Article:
Many people still fail to see how dispensaries improve neighborhoods.
Last week on August 7th, voters in three Michigan communities with marijuana proposals on the ballot voted against allowing marijuana businesses in their towns.
It’s no surprise that Vanderbilt was one of them. The village council banned marijuana businesses from their town earlier this year and voters just backed that decision.
And voters in Crystal Lake – a tiny town in Northwest Michigan – also approved a proposal to ban pot shops in town. Again, not a big shock.
But then there’s Highland Park.
Voter’s Decisions Must Be Respected
This was the sentiment of Marcelus Brice, a Detroit lobbyist who spearheaded the Highland Park proposal and was trying to make sense of the loss.
“But the residents of Highland Park won’t get to see the benefits of having marijuana facilities in their town,” he said in an interview with the Detroit Free Press.
And that’s too bad. Especially given the struggles the city has faced over the past 50 years.
Where cities like Vanderbilt and Crystal Lake could have also stood to benefit from dispensaries, they probably wouldn’t have gained nearly as much as Highland Park.
At least, that’s what the latest research shows.
How Dispensaries Improve Neighborhoods
Frustrated by the lack of data and statistics that show how dispensaries benefit communities, Leafly recently published a comprehensive report that backs this.
Their team of data analysts, researchers and editors reviewed 42 key studies. Here were some of their key findings:
- There was no increase in crime related to the location of medical marijuana dispensaries or adult-use retail stores. In some cases, crime decreased.
- Teen cannabis use in states where marijuana is legal decreases after legalization.
- Property values near cannabis outlets generally are not affected and in some cases, increase by 6-8%.
Leafly’s intention behind this literature review was to better inform civic debate at the city, state and national levels. And there’s a lot more where that came from.
Because every time a state legalizes cannabis, local municipal officials are put in the tough position of deciding whether to allow or prohibit cannabis stores from operating in their jurisdiction.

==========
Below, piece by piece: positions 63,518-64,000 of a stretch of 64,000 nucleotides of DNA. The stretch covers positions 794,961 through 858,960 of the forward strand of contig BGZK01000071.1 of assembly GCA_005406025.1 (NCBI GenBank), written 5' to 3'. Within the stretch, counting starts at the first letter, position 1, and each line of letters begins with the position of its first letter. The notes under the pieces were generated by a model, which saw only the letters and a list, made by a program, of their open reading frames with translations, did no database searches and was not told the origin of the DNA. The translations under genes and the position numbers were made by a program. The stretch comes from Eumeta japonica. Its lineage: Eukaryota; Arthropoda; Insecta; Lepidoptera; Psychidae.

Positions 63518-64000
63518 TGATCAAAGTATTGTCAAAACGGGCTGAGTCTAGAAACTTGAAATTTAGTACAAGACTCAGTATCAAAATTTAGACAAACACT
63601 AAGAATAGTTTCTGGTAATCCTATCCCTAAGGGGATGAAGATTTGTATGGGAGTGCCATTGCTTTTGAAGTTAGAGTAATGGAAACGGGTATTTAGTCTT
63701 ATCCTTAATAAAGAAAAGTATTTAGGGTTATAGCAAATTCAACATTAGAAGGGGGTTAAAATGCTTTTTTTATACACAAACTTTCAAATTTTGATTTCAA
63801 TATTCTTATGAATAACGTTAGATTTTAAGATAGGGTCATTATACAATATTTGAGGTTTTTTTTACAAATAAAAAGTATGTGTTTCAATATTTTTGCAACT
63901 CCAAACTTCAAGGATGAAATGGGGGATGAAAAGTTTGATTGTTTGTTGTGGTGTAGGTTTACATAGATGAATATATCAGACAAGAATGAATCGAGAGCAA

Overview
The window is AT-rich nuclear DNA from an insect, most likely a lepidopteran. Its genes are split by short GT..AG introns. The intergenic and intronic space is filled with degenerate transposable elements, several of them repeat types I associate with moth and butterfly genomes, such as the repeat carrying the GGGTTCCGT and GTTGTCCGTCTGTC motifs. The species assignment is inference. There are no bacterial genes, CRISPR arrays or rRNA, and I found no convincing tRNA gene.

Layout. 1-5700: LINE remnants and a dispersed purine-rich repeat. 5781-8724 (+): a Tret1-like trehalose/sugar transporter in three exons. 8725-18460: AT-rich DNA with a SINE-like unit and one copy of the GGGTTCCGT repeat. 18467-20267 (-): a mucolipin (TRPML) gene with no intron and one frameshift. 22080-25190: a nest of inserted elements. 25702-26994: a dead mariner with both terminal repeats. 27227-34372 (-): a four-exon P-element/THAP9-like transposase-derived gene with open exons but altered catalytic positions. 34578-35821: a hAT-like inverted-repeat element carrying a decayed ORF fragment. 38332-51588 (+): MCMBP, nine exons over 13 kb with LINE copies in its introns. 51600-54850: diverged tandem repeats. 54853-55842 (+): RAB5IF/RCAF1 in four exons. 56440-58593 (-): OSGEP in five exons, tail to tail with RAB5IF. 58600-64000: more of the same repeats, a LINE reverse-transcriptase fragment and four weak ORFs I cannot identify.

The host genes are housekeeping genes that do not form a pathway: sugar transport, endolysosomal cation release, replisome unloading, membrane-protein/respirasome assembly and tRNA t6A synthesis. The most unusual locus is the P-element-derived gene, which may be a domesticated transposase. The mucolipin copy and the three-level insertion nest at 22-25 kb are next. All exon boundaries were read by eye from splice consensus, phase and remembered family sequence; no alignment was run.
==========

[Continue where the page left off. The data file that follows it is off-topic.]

And they are ultimately at the mercy of the voters in the jurisdiction.
Old Myths Die Hard
This is where the problem lies. There is a lot of misinformation out there. And it spreads like wildfire.
Despite the information to the contrary, law enforcement leaders and real estate agents continue to (falsely) warn folks about increased crime in neighborhoods with dispensaries.
Meanwhile, parents envision (again falsely) their kids swinging into the neighborhood dispensary every day after school. Even presidential hopeful Vice President Joe Biden still believes it’s a gateway drug. (Pause for sigh.)
All of this fear and archaic thinking has lodged a 25 point gap between support for legalization (75%), and support for a neighborhood dispensary (50%).
So if this is the overriding belief in cities like Highland Park, then it makes perfect sense that voters wouldn’t be gung-ho about bringing in marijuana businesses. They’re trying to revive their city, not pull it back down.
Unfortunately, they haven’t been exposed to the information coming out of states like Colorado and Washington – where the data represents five years of adult-use cannabis sales.
Not only does research there find that cannabis stores improve public safety, health, and property values, but they make for good neighbors too.
In fact, many local officials have switched from reticence to confidence in having well-regulated stores – citing these companies as the most socially responsible members of the community.
Meanwhile, the result of banning cannabis stores and dispensaries from communities often has the unintentional effect of propping up the local black market.
So it’s a double whammy.
It Continues to Be a Slippery Slope
If you’re lucky enough to live in a community with a well-run cannabis business, you may already be seeing in action how dispensaries improve neighborhoods.
Even if it’s subtle.
Sometimes it’s just nice knowing that there’s someone in the neighborhood who’s helping. Maybe some day, every neighborhood will see it this way.
In the meantime, we applaud the efforts of every dispensary rising to the occasion and facing the challenges inherent in this business. If you feel like your marketing and public relations strategies could use a boost, then contact us.
We want nothing more than to see you succeed and help improve neighborhoods.